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momto6_gw

What is chutney and how do you use it?

momto6
16 years ago

Hi ya'll, I've canned a grand total of 12 pints of strawberry jam without pectin, 2 with pectin, 2 preserves and one syrup, all within the last 48 hours. and that is the grand total of my canning experience. I think I'm hooked. =0) I'm also a bit confused.

My cook books (not the canning ones) give examples or suggestions on what to do with this or that recipe..... serve with Ginger chicken, try with candied carrots, etc... But looking in the canning books (that would be the Ball book at this point) there isn't anything like that..... Some things.... jam, fruit jellies, applesauce, those I think I can figure out, but what the heck are chutneys? (OK the ball book explains what, just not how to use them) What do you do with green pepper jelly? (I don't think it's a PB&J kind of thing) Tomato jelly? There are a million (at least) recipes on the web, but even then most go to the point of "pull the jars out of the canner" and no further.

Now as my children will all attest to, I do not mind experimenting at all. Perhaps pepper jam is really good on something..... I'm just afraid of a revolt if I spend too long finding out WHAT it's good on (and they outnumber me). But I really hate reading a recipe that sounds like a good mix of flavors, or at least interesting, and then having to pass it by because I don't know what it's used for.

So is there a canning book (or heck even cookbook) out there that can tell me what Tomato Jelly goes with? Or the millions of chutneys? Or any of the other recipes that sound good? Or is this more of a look up each individual sauce on the net, and see if maybe I can find one recipe that has what to use it for?

Or am I over complicating the whole thing?

Thanks for any help

one confused newbie canner in training

Mil

Comments (22)

  • Daisyduckworth
    16 years ago

    Chutneys are served on the side to accompany assorted curry dishes, or with cold meats - much the same ways as you'd use pickles or herb jellies. They are condiments. I like to toss in a spoonful or two of chutney into a meatloaf or meatballs just for a flavour change, or you can add some to a gravy for the same reason.

    Use chutney with roast pork instead of apple sauce; with lamb instead of mint jelly; with turkey instead of cranberry sauce; with chicken nuggets instead of ketchup or sweet and sour sauce; with ham instead of mustard. Pour 1/4 cup over a block of cream cheese and serve with crackers or cocktail bread slices.

    Mix 1 tablespoon into a mild vinaigrette to make a salad dressing.

    Stir 1/4 cup or so into a pot of plain rice to make a pilaf.

    Mix half mayonnaise and half chutney and serve on hamburgers.

    Toss 1/4 cup with steamed broccoli, carrots or green beans.

    Serve with baked sweet potatoes.

    You can toss chutney or savoury jellies into sour cream or other base to make a dip. This mixture is delicious on jacket potatoes!

    I've got heaps of pickle recipes - pickled mushrooms, pickled carrots, pickled this or that, and I often wonder how I'd serve them! I guess I'd just do it as I've described above, if ever I got around to making any.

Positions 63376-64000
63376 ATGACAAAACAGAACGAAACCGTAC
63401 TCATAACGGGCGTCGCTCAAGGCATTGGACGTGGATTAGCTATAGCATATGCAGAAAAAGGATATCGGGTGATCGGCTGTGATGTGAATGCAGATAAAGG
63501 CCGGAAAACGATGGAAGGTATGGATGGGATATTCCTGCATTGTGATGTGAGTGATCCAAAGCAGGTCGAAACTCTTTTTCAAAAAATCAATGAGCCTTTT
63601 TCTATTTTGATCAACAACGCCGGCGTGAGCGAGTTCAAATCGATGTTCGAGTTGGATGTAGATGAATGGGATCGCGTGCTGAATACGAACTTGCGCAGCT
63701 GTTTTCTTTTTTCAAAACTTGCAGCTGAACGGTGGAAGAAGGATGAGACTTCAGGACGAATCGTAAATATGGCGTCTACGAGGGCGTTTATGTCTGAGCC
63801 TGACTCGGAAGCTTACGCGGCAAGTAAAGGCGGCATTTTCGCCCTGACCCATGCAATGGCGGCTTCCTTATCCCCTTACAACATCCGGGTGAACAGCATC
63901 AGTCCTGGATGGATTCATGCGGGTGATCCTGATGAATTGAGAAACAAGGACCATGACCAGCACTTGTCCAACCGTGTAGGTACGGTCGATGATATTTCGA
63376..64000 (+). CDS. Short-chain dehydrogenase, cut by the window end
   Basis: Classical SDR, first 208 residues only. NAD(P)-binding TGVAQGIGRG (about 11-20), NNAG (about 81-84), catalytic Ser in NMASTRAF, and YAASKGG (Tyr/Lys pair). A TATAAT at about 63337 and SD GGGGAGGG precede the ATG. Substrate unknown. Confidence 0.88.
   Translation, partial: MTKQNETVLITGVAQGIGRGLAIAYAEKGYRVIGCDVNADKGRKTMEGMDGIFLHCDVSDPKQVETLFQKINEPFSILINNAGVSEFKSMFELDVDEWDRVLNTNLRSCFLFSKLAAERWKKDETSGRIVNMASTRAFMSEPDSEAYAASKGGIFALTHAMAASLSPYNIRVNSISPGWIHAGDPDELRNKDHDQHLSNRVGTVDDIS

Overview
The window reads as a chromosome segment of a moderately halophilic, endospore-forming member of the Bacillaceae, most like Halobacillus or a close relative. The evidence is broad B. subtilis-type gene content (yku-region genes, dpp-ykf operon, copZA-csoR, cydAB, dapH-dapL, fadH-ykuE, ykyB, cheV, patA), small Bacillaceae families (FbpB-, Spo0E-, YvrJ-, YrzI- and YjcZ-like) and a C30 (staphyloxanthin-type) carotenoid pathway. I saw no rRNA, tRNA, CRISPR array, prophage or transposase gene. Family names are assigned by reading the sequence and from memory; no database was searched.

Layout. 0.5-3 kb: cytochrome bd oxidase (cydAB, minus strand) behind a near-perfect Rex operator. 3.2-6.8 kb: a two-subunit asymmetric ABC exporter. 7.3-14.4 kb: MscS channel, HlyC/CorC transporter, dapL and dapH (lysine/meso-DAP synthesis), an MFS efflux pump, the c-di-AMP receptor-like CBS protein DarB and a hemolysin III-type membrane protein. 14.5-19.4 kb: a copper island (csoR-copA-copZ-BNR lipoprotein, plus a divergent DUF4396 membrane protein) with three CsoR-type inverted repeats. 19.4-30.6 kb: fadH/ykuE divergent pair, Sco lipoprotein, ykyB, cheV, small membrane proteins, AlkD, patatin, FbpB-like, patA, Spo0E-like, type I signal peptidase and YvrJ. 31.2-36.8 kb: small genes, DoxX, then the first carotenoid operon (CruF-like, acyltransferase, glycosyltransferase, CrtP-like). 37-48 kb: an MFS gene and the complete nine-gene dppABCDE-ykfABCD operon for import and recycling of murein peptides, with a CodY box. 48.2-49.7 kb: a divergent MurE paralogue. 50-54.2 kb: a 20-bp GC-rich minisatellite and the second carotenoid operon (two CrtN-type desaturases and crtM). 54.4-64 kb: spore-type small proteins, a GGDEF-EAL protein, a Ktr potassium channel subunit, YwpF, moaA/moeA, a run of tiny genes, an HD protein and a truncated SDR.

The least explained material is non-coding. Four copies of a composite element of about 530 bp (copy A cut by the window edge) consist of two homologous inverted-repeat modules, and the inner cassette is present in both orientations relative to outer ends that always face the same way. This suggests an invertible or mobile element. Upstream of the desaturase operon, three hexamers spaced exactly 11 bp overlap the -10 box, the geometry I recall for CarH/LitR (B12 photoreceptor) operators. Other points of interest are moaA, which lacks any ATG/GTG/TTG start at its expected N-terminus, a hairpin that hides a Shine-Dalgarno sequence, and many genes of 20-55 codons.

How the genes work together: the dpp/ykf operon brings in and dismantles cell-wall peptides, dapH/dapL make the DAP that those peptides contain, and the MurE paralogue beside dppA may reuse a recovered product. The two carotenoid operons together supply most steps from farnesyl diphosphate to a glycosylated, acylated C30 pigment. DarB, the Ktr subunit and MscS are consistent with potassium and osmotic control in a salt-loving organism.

As for the savoury jellies, they can be used as a condiment, on the edge of your plate to go with cold meats, or they can be spooned over hot vegetables for a flavour change. Personally, I think they're great on a sandwich with leftover, cold roast meats or chicken. I happen to like chutney or savoury jellies on a sandwich with cheese!

    Really, uses are only limited by your imagination.

  • momto6
    Original Author
    16 years ago

    Wow!! It seems very versitile. =0)

    Do they tend to be on the sweet side? With the amounts of sugar I would think they would have to be, but then there's the vingear.... I guess I'll just have to make a batch and see.

    Thank you for your detailed answer. You've been very helpful.

    Mil

  • kayskats
    16 years ago

    my favorite chutneys are (like my favorite people) sweet AND hot!!!

    the thing I can't figure out is why so many American chutneys have raisins in them.... I like the chutneys without raisins. Until the internet came along, I thought it wasn't chutney unless it had raisins. And then I had some great tomato chutney in London (my firsts and only trip) and went wild-- no raisins!!!

  • Daisyduckworth
    16 years ago

    I hate raisins and other little dead black flies, too, so I usually omit them from any recipe. On the rare occasion I add them to a chutney (to be 'genuine'), I spend a lot of time picking them out and discarding them before bottling.

    How silly is THAT??

  • kayskats
    16 years ago

    i like raisins in some things ... just not in chutney ... I think I object to the way they swell up and pretend to be grapes again. For the sake of authenticity, can we just throw them in the food processor.

    Incidentally I have a chutney recipe that calls for 2 D ground ginger ... is that the infamous dessert spoon?

    AND is there a difference between UK D and Aust D?

  • flora_uk
    16 years ago

    Cheese and chutney sandwiches. Must be good bread, preferably white, crusty, unsliced and good Cheddar. I usually make apple, rhubarb or green tomato since those are the things I get gluts of. Personally I love raisins.

  • annie1992
    16 years ago

    I also like chutney on turkey sandwiches, but then again, I like hot pepper jelly on turkey sandwiches too. I also like both on bagels with cream cheese.

    Some of my chutney is sweet, some less so. All have the "hot" spices, either "savory hot" like peppers or sweet hot like ginger and cinnamon.

    The tomato marmalade is wonderful on corn muffins, BTW, thanks to a jar I got from RobinKate.

    Annie

  • Daisyduckworth
    16 years ago

    I have never seen D used as an abbreviation for dessertspoon. Out of curiosity, I'd like to see the recipe.